I accidentally created the best strawberry jam in the history of the world by misreading the recipe.
Two years ago, I wouldn’t have dreamed of making my own jam, and would have scoffed at anyone who peddled the yawn-worthy line that homemade tastes better. But, unfortunately, it turns out they were right. And jams and chutneys are a really good way to use up left over fruit before it goes off. In all honesty, I tend to make it because I don’t know what else to do with the seen-better-days strawberries in the fridge, and because anything that can be slathered on toast is welcome in my house. But most importantly, it makes you feel smug, and I love feeling smug.
So here we go: the recipe I read told you to use a teaspoon of lemon juice, but I used a whole lemon, and who’d have thought, it made it sharper. It’s not completely obviously lemony, but it makes the whole thing just a bit fresher.
Really, really great jam.
It goes like this:
Makes: 2 medium sized jars.
Takes: 20 minutes total
Bakes: 15 minutes
400g jam sugar*
Juice of 1 lemon
1. Hull the strawberries and slice finely (there’s a nifty way to do this that you see on pinterest which involves brutally shoving a plastic straw through the length of the strawberry to remove the stem, but I tend to just chop them with a knife, as I’m 26 and don’t own plastic straws).
2. Place in pan with juice of a lemon and allow to cook down on a medium heat for 2-3 minutes (until the strawberries become squidgy and soggy).
3. Once soggy, add the sugar, and heat. Stir constantly to prevent the jam sticking and burning (this is more likely to happen with a smaller quantity of jam, so this recipe, I’m afraid, needs care, attention, and not a little patience). Keep the heat low-to-medium to prevent aforementioned burning.
4. If you have a thermometer or probe, check for the jam reaching temperatures of 105 degrees celsius: this is jam temperature. This always takes much much longer than you think, and the last couple of degrees can be slow and torturous: HAVE FAITH. If you’re using a thermometer rather than a probe, make sure you’re not just testing the heat at the base of the pan, where plainly it will be hotter. [If you have neither thermometer nor probe, place a saucer in the fridge or freezer. When you think you’re approaching jam temperature, carefully (you’re dealing with molten sugar here: it’s called prison napalm for a reason) spoon a small amount onto the saucer, and leave for a moment. If, when you then touch the jam with a finger nail, it wrinkles, as if a skin has been formed, it’s ready].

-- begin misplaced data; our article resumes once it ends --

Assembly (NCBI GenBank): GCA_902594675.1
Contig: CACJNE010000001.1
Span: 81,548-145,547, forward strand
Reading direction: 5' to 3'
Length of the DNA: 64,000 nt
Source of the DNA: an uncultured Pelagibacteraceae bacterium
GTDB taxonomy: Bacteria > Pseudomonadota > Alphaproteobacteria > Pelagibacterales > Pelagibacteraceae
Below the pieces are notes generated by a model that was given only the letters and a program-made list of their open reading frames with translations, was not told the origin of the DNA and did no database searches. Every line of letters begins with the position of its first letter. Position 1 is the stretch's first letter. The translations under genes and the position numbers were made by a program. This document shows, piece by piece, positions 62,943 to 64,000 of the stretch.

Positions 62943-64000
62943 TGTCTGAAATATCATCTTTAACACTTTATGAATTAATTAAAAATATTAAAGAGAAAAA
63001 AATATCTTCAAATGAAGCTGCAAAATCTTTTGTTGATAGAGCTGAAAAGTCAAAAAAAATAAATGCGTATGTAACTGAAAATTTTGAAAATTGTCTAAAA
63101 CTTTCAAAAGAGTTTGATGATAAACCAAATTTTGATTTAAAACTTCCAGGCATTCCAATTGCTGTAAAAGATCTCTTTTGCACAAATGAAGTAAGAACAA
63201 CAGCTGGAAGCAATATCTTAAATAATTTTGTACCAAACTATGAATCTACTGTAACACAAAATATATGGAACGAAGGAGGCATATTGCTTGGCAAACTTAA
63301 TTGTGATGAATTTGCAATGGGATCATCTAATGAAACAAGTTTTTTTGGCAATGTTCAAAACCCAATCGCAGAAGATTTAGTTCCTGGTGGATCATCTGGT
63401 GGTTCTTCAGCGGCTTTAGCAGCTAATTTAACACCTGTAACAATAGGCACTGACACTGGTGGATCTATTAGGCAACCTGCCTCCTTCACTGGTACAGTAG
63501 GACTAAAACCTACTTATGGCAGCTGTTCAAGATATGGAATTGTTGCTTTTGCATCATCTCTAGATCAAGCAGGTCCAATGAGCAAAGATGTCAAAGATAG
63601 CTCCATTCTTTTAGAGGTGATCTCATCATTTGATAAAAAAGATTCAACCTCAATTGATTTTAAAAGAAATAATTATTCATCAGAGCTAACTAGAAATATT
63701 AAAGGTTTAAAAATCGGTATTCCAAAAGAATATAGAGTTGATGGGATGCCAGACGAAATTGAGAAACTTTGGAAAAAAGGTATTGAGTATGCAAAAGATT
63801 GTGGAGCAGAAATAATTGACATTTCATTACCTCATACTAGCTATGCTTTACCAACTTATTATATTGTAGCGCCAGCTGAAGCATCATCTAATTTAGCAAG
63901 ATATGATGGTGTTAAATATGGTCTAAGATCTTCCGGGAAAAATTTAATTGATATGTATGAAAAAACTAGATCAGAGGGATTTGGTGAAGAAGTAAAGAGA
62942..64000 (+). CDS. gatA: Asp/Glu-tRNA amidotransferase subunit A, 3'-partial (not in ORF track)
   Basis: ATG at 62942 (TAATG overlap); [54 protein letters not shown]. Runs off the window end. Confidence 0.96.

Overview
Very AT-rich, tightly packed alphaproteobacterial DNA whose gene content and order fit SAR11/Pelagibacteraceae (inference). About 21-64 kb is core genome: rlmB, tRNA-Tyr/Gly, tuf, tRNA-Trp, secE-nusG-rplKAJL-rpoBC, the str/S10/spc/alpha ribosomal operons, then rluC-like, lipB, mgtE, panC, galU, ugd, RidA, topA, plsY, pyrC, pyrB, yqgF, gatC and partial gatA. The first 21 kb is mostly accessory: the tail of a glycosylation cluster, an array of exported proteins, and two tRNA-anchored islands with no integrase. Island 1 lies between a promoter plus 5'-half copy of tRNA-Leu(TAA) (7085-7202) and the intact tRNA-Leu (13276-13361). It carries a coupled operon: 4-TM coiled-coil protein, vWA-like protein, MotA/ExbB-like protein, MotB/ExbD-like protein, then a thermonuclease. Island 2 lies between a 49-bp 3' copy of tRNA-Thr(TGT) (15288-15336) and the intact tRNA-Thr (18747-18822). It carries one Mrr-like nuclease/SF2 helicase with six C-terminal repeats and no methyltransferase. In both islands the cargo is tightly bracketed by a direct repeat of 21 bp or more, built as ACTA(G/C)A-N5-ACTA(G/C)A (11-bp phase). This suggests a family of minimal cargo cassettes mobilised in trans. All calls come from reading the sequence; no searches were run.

5. Pour carefully (CAREFULLY!) into sterilised jars, and place lid on. Once you’ve put the lid on (and you’re sure you’ve put the lid on securely), gently roll the jam inside the jar right up the sides and into the lid, to seal the jar, and help preserve the contents.
*Jam sugar has added pectin in it. It is the pectin which means that your jam sets, rather than remaining like a slightly damp, miserable compote. If you can’t get hold of jam sugar, it is naturally occurring in different quantities in some fruits: bung some lemon pips and apple in a muslin cloth and allow these to sit in the strawberries and lemon juice for about half an hour pre-cooking, and this should introduce sufficient pectin.
There are three ways really to sterilise jars:
If you have a dishwasher, put them through, open, on a hot cycle. Fill as soon as they’re out.
If you have a microwave you can sterilise jars providing they don’t have any metal on them (or you leave the lid out, if you’re using normal jam jars).
If you have an oven, you can heat the oven to 130 degrees celsius, place the (empty, open) jars on a baking tray, and bake for 20 minutes. Remove carefully with oven gloves and fill the jars whilst still hot. Watch out if your jars have rubber seals on: some are not oven proof!